On the 4th, obviously Chimera and Ward there gives us a top flight 4th; I’d prefer Latta there and, just as with Wilson, he should certainly get the audition. I think we are better off with Beagle as a scratch (in this scenario, really I’m dressing Johansson to scratch Beagle, which I think is obviously a net positive; Johansson isn’t better at everything than Beagle, but he’s clearly better overall, and I think my line combinations allow for him to fit better too). Malhotra is pretty old; I wouldn’t mind signing him (or a similar player) as a backup plan in case Latta isn’t ready, I just would want to be sure signing him wouldn’t prevent Latta from getting a fair chance. We aren’t signing him to play him, we’re signing him just in case. At his age I’d think he’d be okay with it; I’d hope he’d even prefer going to a team strong enough to think he’s more of a rotational guy. I’m sure he wants to play… but I’d also think he’d be okay getting more rest during the season, and not taking as much abuse at his age while expecting that he’d still be likely to see some playing time in the playoffs, as attrition thins the ranks a bit. I think Latta or Brown fit there; Latta should get first audition; if he doesn’t crack it then Malhotra gets it with Beagle waiting in case of injuries.
    If Wilson earned a top-6 spot (1st or 2nd line would be fine, IMO) and Latta earned that 4th C spot, then we’d have Malhotra and Beagle as scratches (leaving the 3rd scratch to a defender… probably Hillen, although I’d rather see if we could move him, even if for a pick, and have Oleksy/Brouillette be the scratch). We wouldn’t have a lot of guys in the AHL I’d feel comfortable calling up, but Brown is clearly ready for at least a little seasoning but he’d be much better served by getting AHL playing time than either Malhotra or Beagle since those two are pretty much finished products. And Latta is still young and developing, but obviously in this case I’m rolling lines; a 4th of Chimera – Latta – Ward is a huge asset if you roll lines; if you don’t, it’s a pretty big waste of talent (and money, mainly Ward), but having 4 lines is a good thing and Trotz, unlike Oates, tends to use all his lines, so having Latta on the 4th wouldn’t be as wasteful this coming season as Wilson on the 4th was. He’s getting more playing time, and also playing with players much better than what Wilson was getting.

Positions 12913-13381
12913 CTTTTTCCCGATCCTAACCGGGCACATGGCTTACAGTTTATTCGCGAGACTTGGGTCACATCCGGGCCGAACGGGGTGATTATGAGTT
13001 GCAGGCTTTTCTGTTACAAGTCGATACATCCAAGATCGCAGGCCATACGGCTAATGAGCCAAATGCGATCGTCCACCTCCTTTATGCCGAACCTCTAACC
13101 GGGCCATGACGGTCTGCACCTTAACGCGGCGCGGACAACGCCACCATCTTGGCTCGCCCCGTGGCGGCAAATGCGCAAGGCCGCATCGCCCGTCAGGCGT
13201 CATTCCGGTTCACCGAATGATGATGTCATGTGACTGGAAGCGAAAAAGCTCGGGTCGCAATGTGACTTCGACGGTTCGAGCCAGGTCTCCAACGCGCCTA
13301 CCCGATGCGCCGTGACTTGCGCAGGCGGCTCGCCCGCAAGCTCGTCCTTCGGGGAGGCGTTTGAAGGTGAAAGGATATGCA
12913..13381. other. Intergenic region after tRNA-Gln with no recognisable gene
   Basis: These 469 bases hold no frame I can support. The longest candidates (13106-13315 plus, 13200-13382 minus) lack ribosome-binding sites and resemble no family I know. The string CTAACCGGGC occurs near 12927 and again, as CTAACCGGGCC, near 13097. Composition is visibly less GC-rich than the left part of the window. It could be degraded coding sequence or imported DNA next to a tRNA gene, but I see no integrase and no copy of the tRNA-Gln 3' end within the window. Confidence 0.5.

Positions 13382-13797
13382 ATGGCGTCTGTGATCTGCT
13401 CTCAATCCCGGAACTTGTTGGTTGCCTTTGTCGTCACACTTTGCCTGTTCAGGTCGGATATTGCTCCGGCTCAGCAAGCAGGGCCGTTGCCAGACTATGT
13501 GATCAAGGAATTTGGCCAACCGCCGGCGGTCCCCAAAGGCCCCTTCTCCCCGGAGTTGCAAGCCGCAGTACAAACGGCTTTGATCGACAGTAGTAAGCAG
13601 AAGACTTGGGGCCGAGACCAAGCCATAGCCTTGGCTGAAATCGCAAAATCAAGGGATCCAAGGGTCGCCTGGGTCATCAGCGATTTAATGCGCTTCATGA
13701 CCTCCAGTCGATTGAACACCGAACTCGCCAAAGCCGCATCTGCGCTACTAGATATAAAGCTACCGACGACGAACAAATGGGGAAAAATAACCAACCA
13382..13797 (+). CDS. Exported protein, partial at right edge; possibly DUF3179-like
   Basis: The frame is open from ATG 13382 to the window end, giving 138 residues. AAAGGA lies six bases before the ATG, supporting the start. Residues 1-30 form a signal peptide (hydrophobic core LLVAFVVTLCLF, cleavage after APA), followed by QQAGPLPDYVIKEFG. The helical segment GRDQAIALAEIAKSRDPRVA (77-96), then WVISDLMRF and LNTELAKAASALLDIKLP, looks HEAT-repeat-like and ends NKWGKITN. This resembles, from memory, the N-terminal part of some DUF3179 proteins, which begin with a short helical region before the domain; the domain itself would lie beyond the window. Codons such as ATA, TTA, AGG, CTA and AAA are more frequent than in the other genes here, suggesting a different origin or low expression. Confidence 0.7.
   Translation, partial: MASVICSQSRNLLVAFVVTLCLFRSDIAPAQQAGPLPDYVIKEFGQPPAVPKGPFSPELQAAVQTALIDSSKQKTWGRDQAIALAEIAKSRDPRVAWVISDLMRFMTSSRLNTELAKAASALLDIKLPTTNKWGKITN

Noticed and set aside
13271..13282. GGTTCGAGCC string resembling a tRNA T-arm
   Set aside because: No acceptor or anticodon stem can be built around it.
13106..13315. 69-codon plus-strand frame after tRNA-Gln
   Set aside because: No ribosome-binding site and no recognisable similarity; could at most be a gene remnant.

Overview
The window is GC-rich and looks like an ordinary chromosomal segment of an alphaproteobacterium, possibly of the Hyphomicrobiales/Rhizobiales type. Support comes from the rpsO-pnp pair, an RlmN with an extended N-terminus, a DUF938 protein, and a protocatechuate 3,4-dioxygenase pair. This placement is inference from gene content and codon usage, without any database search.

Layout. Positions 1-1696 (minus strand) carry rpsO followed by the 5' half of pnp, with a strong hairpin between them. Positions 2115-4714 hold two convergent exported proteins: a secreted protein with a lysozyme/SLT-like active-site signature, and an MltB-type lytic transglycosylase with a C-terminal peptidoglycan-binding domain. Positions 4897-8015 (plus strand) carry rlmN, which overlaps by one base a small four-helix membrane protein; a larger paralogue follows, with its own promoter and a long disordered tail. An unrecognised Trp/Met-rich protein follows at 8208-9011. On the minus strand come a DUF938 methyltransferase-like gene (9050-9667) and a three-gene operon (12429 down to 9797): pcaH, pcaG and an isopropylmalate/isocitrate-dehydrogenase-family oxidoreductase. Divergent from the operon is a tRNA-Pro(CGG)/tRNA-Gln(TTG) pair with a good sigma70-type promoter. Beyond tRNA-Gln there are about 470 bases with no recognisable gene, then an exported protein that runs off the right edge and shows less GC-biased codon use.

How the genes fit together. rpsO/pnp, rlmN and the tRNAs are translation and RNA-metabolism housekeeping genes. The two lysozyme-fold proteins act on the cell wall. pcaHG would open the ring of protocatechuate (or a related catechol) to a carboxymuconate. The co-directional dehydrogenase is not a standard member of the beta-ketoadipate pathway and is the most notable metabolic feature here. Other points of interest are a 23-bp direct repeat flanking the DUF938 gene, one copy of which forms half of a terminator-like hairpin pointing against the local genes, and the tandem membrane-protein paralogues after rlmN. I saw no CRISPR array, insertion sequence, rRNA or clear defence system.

On defense, Mitchell is pretty old; I think Gilbert maybe has the most upside as a fit there, and Meszaros is the safest bet. I’d prefer either one, and there are probably 3-5 guys other than them that I’d still rather have than Mitchell, but yes, somebody *like* that. If the team evaluates things and decides he’s the best fit, then I’m fine with it. Again, as with Wilson and Latta, I’d like to see Wey get the audition for the spot next to Orlov. If he doesn’t earn it, then it’s Erskine’s if he returns to form. If not, then I’d say Oleksy is probably the best fit, although I wouldn’t mind seeing Brouillette there either. If Wey earns it, then Erskine is the scratch if he returns to form. If not, then drop him to NHL, and Oleksy is the scratch. If Wey doesn’t earn it AND Erskine doesn’t return to form, then drop both to AHL and Oleksy and Brouillette are the 6th and 7th, in whatever order. I feel like Oleksy is the better player overall but Brouillette is the better fit, and I don’t think the difference between the two talent-wise is big enough that you definitely put Oleksy there. I’d be happy with either option.
    Bottom line, I think we only really need to add that 4th defender (Green’s partner), a backup goalie, and Malhotra or somebody similar isn’t a bad option to have as a scratch/rotational player. I think our defense is way better than it’s been for the Ovechkin-era Caps, at least; we should easily be able to fill that 6th D spot in competition, and I’d actually prefer that. This is the first year that I prefer to address a question mark on defense in-house rather than adding a free agent. With Orlov, we have the makings of a better 3rd than we’ve had in a long time, we just need to get Green a partner worthy of him. At forward, I’m banking on Wilson being ready for a top-6 spot and Laich returning at least mostly to form… but even if neither happens, we can still throw out: